Besides adding flavor to food, onions also may be good for your bones. Researchers at the University of Bern in Switzerland have identified a compound in the popular vegetable that appears to decrease bone loss in laboratory studies using rat bone cells. Although further studies are needed, the current study suggests that eating onions might help prevent bone loss and osteoporosis, a disease which predominately affects older women. The disease results in an estimated $17 billion in medical costs in the United States.
Their study, scheduled to appear in the May 4 print issue of the American Chemical Society’s Journal of Agricultural and Food Chemistry, was published March 30 on the journal’s Web site.
In the current study, the researchers analyzed the active chemical components of white onions and found that the most likely compound responsible for the decreased bone loss was a peptide called GPCS. The researchers then obtained a group of isolated bone cells from newborn rats and exposed the cells to parathyroid hormone to stimulate bone loss, then exposed some of the treated cells to GPCS. Treatment with GPCS significantly inhibited the loss of bone minerals, including calcium, when compared to cells that were not exposed to GPCS, according to the researchers. Additional studies are needed to determine whether GPCS will have a similar effect in people, how much onion or GPCS is needed for a positive effect on bone health, and to determine the mechanism of action of GPCS on bone cells, the researchers say.
Michael Bernstein | EurekAlert!
Single-stranded DNA and RNA origami go live
15.12.2017 | Wyss Institute for Biologically Inspired Engineering at Harvard
New antbird species discovered in Peru by LSU ornithologists
15.12.2017 | Louisiana State University
DNA molecules that follow specific instructions could offer more precise molecular control of synthetic chemical systems, a discovery that opens the door for engineers to create molecular machines with new and complex behaviors.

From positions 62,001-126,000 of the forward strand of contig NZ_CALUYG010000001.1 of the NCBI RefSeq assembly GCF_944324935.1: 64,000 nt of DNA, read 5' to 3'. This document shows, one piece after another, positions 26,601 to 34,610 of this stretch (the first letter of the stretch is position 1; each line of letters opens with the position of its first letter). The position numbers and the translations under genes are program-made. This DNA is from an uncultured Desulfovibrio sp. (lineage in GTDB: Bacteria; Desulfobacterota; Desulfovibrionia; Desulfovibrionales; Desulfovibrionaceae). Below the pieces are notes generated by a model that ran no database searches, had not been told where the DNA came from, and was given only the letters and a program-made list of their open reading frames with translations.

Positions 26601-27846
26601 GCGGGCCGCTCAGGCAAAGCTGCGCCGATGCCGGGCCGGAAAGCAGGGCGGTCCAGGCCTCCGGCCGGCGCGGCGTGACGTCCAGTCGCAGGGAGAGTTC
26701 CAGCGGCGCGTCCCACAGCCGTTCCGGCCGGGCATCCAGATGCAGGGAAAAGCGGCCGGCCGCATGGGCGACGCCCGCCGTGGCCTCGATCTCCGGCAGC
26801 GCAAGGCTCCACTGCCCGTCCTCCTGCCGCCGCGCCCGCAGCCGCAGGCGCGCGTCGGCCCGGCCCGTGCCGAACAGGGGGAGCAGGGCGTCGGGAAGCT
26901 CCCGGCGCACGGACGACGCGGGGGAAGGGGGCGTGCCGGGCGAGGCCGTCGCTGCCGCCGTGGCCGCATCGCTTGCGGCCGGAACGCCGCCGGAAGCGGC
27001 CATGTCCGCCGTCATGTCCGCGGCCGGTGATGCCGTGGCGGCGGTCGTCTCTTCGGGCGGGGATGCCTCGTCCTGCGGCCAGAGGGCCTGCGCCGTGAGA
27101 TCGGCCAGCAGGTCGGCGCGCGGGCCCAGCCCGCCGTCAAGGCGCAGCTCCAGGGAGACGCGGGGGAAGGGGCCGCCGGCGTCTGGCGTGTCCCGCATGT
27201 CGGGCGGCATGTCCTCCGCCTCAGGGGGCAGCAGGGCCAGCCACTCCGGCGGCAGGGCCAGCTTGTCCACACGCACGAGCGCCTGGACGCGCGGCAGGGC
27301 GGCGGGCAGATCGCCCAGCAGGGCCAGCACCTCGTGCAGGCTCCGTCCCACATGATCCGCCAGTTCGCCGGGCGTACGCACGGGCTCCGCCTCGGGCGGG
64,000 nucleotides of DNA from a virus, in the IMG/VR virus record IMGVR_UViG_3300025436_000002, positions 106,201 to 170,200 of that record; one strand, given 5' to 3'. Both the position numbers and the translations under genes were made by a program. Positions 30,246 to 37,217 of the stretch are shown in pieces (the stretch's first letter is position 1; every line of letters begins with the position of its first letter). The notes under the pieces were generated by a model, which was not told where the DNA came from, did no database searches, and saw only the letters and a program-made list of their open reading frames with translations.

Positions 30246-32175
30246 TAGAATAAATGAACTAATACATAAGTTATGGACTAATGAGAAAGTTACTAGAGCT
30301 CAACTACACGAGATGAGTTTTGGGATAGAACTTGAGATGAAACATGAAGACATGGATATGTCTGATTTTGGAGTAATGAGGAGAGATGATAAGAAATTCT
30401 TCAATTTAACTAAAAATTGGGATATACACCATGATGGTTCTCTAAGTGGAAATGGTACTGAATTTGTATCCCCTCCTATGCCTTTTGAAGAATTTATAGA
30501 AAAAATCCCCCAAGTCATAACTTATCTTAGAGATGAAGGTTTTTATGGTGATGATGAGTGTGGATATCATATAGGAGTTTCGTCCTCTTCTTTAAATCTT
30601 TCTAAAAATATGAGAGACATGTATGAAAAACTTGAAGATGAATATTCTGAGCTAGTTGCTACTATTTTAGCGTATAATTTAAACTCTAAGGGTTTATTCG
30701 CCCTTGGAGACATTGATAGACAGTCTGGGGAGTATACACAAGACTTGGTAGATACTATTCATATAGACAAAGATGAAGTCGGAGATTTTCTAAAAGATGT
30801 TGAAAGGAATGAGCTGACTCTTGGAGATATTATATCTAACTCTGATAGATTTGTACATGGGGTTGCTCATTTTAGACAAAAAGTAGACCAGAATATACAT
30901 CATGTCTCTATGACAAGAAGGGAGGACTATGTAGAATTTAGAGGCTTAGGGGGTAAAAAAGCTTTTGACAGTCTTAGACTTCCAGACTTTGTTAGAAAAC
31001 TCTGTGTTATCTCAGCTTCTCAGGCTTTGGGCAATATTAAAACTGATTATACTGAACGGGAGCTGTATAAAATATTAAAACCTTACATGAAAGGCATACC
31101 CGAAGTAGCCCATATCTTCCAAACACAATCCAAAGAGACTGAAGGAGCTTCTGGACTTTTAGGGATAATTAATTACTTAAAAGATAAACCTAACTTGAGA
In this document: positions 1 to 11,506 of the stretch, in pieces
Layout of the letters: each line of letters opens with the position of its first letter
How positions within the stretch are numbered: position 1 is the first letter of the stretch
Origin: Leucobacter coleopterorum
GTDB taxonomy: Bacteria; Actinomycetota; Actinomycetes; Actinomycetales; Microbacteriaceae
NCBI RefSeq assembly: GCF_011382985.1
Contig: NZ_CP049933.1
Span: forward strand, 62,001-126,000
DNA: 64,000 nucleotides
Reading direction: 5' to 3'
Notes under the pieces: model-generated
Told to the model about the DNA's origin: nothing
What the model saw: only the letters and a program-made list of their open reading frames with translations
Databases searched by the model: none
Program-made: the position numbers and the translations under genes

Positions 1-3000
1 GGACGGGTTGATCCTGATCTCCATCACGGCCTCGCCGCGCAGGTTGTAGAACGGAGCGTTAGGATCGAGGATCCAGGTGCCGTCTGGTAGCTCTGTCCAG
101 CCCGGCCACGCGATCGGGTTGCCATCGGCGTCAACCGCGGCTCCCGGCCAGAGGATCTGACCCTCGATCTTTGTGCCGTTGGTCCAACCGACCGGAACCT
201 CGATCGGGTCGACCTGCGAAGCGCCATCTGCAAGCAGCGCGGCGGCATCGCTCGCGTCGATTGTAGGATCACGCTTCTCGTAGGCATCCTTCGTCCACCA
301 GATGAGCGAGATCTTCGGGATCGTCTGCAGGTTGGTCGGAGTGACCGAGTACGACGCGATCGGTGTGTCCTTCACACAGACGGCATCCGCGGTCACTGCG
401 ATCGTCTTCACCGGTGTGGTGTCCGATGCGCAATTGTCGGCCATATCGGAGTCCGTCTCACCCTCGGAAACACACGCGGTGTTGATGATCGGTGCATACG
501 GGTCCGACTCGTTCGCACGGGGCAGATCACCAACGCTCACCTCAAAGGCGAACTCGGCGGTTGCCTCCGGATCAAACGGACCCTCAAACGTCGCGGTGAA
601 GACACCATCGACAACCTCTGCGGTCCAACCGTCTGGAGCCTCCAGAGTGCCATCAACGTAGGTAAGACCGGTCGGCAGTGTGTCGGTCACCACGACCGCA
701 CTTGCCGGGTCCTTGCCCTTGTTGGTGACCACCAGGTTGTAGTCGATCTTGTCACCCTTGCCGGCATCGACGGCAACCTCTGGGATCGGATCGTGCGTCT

Researchers have created chemical amplifiers and a chemical oscillator using a systematic method that has the potential to embed sophisticated circuit...
MPQ scientists achieve long storage times for photonic quantum bits which break the lower bound for direct teleportation in a global quantum network.
Concerning the development of quantum memories for the realization of global quantum networks, scientists of the Quantum Dynamics Division led by Professor...
Researchers have developed a water cloaking concept based on electromagnetic forces that could eliminate an object's wake, greatly reducing its drag while...
Tiny pores at a cell's entryway act as miniature bouncers, letting in some electrically charged atoms--ions--but blocking others. Operating as exquisitely sensitive filters, these "ion channels" play a critical role in biological functions such as muscle contraction and the firing of brain cells.
To rapidly transport the right ions through the cell membrane, the tiny channels rely on a complex interplay between the ions and surrounding molecules,...
The miniaturization of the current technology of storage media is hindered by fundamental limits of quantum mechanics. A new approach consists in using so-called spin-crossover molecules as the smallest possible storage unit. Similar to normal hard drives, these special molecules can save information via their magnetic state. A research team from Kiel University has now managed to successfully place a new class of spin-crossover molecules onto a surface and to improve the molecule’s storage capacity. The storage density of conventional hard drives could therefore theoretically be increased by more than one hundred fold. The study has been published in the scientific journal Nano Letters.
Over the past few years, the building blocks of storage media have gotten ever smaller. But further miniaturization of the current technology is hindered by...
11.12.2017 | Event News
08.12.2017 | Event News
07.12.2017 | Event News
15.12.2017 | Power and Electrical Engineering
15.12.2017 | Materials Sciences
15.12.2017 | Life Sciences